Distrust pervades Flint over dropped criminal charges in advance of town hall
Flint — Jetty Walker wasn't surprised two weeks ago when state prosecutors dropped criminal charges against eight defendants in the Flint water investigation.
Like many of the residents here in this proud but impoverished city, she had long ago come to believe no one would truly be held criminally accountable in the lead-contaminated water crisis scandal. The crisis also has been linked to a Legionnaires' disease outbreak that killed 12 individuals in the region.
"I was pissed," said Walker, 61, as her 85-year-old mother Georgia Walker cringed at her daughter's answer. "Because they say one thing, they do another. They need to make these people be held accountable for their actions. I didn't create this problem. They did."
Many Flint residents said they are chagrined, saddened but not shocked by the bombshell decision by Attorney General Dana Nessel's team in advance of a Friday town hall.
While prosecutors reserved the right to refile charges as they rebooted the investigation, they also dropped charges of involuntary manslaughter against four officials, including former state Health and Human Services Director Nick Lyon and former Chief Medical Executive Eden Wells.
State Solicitor General Fadwa Hammoud and Wayne County Prosecutor Kym Worthy will speak directly to residents at a two-hour Friday town hall to explain why charges were dropped. Worthy was brought in to help with the investigation.
Hammoud and Worthy have said they needed time to explore new evidence, new persons of interest and an expanded net of potential criminal culpability related to all victims of a 2014-15 Legionnaire’s Disease outbreak.
The prosecutors have already blamed former Attorney General Bill Schuette and Special Prosecutor Todd Flood for bungling the prosecutions. While Attorney General Dana Nessel is not involved in the criminal cases, she did media interviews after the announcement that also heaped blame on her predecessors.
"How strong were these cases in the first place and were they only charged to help Bill Schuette become governor?” the Plymouth Democrat told WDET.
Schuette, Flood and former FBI agent Andy Arena have defended the handling of the investigation. Schuette has argued that charging decisions were made with thoroughness and were reviewed by the Democratic Genesee County prosecutor as well as two retired state judges.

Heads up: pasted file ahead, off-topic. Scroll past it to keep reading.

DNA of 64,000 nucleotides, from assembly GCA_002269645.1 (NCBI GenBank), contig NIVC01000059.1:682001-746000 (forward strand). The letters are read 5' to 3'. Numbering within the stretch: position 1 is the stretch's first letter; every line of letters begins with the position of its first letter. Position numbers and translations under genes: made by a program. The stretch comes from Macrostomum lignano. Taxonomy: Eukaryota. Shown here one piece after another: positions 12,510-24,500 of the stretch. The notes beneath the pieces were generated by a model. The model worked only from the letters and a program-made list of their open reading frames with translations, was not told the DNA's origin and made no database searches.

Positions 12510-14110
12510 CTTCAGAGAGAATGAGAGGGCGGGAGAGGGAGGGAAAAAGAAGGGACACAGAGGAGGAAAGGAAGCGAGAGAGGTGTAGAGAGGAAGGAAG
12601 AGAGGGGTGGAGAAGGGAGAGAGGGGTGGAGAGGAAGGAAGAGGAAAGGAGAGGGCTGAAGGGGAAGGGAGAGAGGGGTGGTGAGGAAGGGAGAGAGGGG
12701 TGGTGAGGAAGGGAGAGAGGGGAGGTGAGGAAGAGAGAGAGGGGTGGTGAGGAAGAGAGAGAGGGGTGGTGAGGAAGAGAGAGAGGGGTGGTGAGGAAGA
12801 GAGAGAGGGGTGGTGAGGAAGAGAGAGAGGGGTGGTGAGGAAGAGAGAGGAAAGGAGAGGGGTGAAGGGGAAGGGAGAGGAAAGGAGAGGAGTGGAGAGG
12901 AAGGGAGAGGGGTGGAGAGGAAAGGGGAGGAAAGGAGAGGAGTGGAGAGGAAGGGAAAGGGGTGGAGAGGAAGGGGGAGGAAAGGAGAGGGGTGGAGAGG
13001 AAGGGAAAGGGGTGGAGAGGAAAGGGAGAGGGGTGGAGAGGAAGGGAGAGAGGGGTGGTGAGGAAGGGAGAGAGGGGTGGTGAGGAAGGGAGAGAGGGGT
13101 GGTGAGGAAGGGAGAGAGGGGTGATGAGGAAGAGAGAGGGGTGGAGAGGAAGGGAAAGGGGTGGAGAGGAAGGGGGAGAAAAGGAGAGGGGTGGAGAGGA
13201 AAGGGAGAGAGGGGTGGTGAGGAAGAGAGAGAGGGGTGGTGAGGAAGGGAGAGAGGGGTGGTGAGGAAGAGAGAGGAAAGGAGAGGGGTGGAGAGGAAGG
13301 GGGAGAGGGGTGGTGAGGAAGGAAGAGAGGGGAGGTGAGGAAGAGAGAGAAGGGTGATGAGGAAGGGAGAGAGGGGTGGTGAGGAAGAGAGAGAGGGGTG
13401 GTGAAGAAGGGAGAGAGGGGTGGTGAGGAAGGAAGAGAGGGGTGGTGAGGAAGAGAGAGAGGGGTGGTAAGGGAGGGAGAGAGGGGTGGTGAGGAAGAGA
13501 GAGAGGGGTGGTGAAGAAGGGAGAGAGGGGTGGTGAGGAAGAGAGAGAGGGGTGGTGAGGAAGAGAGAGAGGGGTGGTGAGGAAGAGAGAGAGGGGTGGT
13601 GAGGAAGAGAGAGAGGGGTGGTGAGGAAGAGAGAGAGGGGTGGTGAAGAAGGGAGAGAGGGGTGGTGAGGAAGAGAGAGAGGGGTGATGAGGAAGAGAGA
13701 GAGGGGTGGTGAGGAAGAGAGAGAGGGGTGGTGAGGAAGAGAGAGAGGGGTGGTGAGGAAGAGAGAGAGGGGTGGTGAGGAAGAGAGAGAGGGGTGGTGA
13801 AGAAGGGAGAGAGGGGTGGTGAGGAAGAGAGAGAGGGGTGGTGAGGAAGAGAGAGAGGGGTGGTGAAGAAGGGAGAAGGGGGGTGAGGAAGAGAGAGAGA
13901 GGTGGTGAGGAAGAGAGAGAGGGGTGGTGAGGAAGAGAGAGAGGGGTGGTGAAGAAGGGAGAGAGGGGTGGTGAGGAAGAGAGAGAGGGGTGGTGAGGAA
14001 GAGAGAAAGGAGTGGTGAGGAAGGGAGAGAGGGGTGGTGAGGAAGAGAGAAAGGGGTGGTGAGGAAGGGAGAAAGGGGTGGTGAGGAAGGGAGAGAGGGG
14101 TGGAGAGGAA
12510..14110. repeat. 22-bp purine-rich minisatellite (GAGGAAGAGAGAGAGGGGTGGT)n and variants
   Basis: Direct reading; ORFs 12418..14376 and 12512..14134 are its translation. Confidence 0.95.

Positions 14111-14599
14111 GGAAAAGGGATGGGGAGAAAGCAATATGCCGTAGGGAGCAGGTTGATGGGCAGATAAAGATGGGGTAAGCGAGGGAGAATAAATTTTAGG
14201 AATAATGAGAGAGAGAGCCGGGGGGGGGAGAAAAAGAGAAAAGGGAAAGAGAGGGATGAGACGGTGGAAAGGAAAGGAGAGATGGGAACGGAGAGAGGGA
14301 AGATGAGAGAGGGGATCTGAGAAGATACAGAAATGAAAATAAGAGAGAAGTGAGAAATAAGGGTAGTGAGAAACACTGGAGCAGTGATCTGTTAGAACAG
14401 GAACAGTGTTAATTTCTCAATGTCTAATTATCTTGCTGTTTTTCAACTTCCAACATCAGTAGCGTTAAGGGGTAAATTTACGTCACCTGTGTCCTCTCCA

Nessel, who has been handling the civil side of the Flint litigation, and aides on Wednesday quietly visited Flint Mayor Karen Weaver. The attorney general told Weaver she backed Hammoud's decision to dismiss the charges and asked for patience throughout the process to bring justice for Flint residents.
Flint Mayor Karen Weaver speaks on the upcoming meeting with Flint residents and representatives of the Attorney General's office The Detroit News
Many Flint residents have said they want nothing less than criminal charges to be brought against former Gov. Rick Snyder. Flood got a Snyder urban affairs aide to testify that the governor was told about the Legionnaires' outbreak up to a month before it was made public in mid-January 2016, but no charges were filed against Snyder.
Arthur Woodson, a community activist in Flint who attended nearly every preliminary exam hearing for the criminal defendants in the water crisis cases, said it's a "shifting mood" in Flint in anticipation of the town hall. Emotions are high and raw, he said.
"Some people are upset, some people are anxious to find out what's going on, some people are highly pissed off," Woodson said. "What really helped everybody is when we understood 'dismissed without prejudice,' meaning it (the charges) can be brought back. So I think that helped a lot of people to get over their anxiety and their fear of not anything being done."